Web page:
Just being on a Metro train when somebody yells “Everybody off this train as fast as possible – run if you have to!” should be enough to give anyone in D.C. nightmares. In this case, 20 people were injured as the result of a collision at Woodley Park where one runaway train collided with another that was near a platform. Fortunately, there were no deaths involved, but one operator was dismissed. The NTSB’s report on the incident found that “the probable cause” was “failure of the operator of train 703 to apply the brakes to stop the train,” though the “lack of a rollback protection feature to stop the train when operated in the manual mode” was also blamed.

The picture of the crash alone (as seen above) is enough to never let you look at the Woodley Park station in the same way ever again.

Image NTSB.gov

 

6. The 2009 Red Line Disaster
The worst day in Metrorail’s history by far came in 2009 when one southbound Red Line train struck another, killing nine people and injuring dozens more. Here’s the official NTSB account:

On Monday, June 22, 2009, about 4:58 p.m., eastern daylight time, inbound Washington Metropolitan Area Transit Authority (WMATA) Metrorail train 112 struck the rear of stopped inbound Metrorail train 214. The accident occurred on aboveground track on the Metrorail Red Line near the Fort Totten station in Washington, D.C. The lead car of train 112 struck the rear car of train 214, causing the rear car of train 214 to telescope into the lead car of train 112, resulting in a loss of occupant survival space in the lead car of about 63 feet (about 84 percent of its total length). Nine people aboard train 112, including the train operator, were killed. Emergency response agencies reported transporting 52 people to local hospitals. Damage to train equipment was estimated to be $12 million.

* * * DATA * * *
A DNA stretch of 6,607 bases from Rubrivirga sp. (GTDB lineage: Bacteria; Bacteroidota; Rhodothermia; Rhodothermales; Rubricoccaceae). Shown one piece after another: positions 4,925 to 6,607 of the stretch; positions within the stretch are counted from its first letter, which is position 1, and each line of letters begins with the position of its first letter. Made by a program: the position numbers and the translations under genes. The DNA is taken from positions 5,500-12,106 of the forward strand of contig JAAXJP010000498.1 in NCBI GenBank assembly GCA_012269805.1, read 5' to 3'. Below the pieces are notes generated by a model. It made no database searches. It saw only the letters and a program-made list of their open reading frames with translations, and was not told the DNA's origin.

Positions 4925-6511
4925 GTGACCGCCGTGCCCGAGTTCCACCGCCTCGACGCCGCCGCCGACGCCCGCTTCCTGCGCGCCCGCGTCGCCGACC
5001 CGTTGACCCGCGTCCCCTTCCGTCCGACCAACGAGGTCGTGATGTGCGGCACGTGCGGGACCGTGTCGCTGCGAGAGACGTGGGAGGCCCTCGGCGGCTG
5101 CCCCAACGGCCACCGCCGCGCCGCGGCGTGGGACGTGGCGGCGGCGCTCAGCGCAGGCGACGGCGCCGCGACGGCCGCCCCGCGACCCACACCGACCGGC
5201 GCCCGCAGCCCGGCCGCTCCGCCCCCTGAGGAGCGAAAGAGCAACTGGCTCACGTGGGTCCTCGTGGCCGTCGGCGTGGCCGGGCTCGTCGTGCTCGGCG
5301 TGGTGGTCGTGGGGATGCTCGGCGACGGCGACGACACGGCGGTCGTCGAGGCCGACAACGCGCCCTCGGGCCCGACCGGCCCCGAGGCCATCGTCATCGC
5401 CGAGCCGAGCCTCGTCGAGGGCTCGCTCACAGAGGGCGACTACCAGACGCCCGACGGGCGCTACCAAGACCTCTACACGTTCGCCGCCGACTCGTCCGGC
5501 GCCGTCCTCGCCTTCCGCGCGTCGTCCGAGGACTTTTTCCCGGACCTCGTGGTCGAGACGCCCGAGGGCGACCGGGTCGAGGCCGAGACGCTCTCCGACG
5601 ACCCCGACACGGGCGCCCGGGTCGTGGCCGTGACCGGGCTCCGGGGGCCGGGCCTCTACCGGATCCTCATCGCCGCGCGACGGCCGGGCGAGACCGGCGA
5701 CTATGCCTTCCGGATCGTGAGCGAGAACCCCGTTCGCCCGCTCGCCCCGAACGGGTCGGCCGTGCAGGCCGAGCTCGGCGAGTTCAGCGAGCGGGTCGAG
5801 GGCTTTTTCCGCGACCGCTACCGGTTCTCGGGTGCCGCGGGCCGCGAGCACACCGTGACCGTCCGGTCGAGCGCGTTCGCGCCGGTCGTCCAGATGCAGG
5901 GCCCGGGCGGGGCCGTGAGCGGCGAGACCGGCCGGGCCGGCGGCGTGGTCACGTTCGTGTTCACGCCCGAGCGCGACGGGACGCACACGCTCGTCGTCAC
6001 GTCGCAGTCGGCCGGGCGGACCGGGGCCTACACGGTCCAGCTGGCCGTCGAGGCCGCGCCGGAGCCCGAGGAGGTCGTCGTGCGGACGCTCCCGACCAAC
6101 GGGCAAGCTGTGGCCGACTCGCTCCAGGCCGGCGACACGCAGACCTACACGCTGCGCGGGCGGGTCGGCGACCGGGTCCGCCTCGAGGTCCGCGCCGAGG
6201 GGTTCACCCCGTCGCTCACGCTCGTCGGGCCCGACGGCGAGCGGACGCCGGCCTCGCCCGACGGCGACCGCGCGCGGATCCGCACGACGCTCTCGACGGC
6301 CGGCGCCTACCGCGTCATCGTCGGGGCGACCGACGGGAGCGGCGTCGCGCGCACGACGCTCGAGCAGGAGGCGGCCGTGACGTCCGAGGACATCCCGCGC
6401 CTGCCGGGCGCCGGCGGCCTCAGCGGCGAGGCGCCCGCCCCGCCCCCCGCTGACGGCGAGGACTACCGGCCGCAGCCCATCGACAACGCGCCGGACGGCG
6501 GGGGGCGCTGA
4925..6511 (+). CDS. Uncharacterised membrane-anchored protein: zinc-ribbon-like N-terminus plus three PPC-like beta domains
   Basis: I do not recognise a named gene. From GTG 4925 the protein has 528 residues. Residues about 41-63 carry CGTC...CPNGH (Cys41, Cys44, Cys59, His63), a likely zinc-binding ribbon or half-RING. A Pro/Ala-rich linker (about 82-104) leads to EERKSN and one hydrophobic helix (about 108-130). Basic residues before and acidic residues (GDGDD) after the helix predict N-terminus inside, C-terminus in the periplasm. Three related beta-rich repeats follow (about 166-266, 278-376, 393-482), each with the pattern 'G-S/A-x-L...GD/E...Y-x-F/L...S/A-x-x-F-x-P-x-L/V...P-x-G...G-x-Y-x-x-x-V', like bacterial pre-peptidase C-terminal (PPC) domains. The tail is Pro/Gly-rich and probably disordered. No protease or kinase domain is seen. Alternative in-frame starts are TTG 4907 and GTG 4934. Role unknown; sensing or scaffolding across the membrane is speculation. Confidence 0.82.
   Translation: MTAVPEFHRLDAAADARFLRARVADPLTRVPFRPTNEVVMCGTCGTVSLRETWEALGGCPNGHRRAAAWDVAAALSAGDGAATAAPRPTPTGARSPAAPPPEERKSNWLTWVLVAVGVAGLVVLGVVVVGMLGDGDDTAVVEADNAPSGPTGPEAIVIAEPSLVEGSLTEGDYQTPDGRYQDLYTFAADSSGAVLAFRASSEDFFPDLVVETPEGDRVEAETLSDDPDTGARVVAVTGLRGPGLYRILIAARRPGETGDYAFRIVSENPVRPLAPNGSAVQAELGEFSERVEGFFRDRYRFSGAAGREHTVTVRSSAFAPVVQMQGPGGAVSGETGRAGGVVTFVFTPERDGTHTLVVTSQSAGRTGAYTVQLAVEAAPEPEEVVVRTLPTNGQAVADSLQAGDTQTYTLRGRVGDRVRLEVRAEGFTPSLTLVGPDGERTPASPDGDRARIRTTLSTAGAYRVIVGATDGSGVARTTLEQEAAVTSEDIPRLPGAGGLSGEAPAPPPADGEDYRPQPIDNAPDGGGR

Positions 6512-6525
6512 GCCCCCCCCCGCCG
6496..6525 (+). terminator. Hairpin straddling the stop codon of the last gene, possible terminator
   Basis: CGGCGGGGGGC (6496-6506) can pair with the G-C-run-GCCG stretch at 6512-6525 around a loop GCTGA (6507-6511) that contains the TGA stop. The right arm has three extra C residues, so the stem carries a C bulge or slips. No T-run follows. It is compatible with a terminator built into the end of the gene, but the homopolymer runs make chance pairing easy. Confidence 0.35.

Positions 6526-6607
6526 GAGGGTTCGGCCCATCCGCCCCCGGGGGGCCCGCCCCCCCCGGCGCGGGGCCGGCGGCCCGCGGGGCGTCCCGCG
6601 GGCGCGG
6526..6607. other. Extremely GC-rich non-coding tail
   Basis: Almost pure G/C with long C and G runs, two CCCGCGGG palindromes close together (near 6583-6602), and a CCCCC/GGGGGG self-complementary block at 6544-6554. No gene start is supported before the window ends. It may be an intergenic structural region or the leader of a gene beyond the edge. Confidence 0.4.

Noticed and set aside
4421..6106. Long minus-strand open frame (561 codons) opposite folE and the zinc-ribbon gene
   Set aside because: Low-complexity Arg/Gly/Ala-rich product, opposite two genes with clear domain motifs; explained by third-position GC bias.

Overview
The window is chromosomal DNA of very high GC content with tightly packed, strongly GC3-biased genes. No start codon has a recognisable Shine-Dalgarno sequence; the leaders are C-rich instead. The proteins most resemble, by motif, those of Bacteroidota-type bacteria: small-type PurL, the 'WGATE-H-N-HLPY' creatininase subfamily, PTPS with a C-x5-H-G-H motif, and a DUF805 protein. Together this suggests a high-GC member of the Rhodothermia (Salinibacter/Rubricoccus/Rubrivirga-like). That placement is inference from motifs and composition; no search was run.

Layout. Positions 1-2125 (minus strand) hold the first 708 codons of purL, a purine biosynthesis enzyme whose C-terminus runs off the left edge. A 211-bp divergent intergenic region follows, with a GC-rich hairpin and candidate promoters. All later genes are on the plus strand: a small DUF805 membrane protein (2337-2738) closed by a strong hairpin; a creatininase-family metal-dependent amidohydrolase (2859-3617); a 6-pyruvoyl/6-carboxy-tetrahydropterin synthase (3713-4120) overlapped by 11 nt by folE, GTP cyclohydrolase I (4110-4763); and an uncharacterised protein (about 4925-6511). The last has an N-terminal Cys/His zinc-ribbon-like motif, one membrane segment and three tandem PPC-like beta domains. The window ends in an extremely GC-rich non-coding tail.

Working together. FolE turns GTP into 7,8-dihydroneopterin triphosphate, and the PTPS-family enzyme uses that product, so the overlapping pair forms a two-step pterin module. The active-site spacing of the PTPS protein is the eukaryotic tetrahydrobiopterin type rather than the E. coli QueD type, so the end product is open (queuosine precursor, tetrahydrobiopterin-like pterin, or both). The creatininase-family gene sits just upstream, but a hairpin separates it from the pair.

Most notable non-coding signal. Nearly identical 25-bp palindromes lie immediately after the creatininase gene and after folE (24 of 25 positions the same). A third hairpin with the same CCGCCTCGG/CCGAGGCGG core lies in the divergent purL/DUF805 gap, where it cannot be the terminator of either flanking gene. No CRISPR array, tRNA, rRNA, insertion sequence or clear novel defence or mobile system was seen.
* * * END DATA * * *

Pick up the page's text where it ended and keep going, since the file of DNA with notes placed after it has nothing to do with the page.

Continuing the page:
A bad track circuit was blamed for the wreck, and reduced maximum speeds were introduced. The NTSB later found, however, that the circuit at the crash site had been malfunctioning since 2007.

“There are no words to adequately express the depth of our sadness over this horrible tragedy,” John Catoe, who was Metro’s general manager at the time, said in a statement.

It was the kind of disaster that won’t soon be forgotten be anyone who saw it in person or watched the aftermath unfold in the news.

The simulation below shows what is thought to have occurred.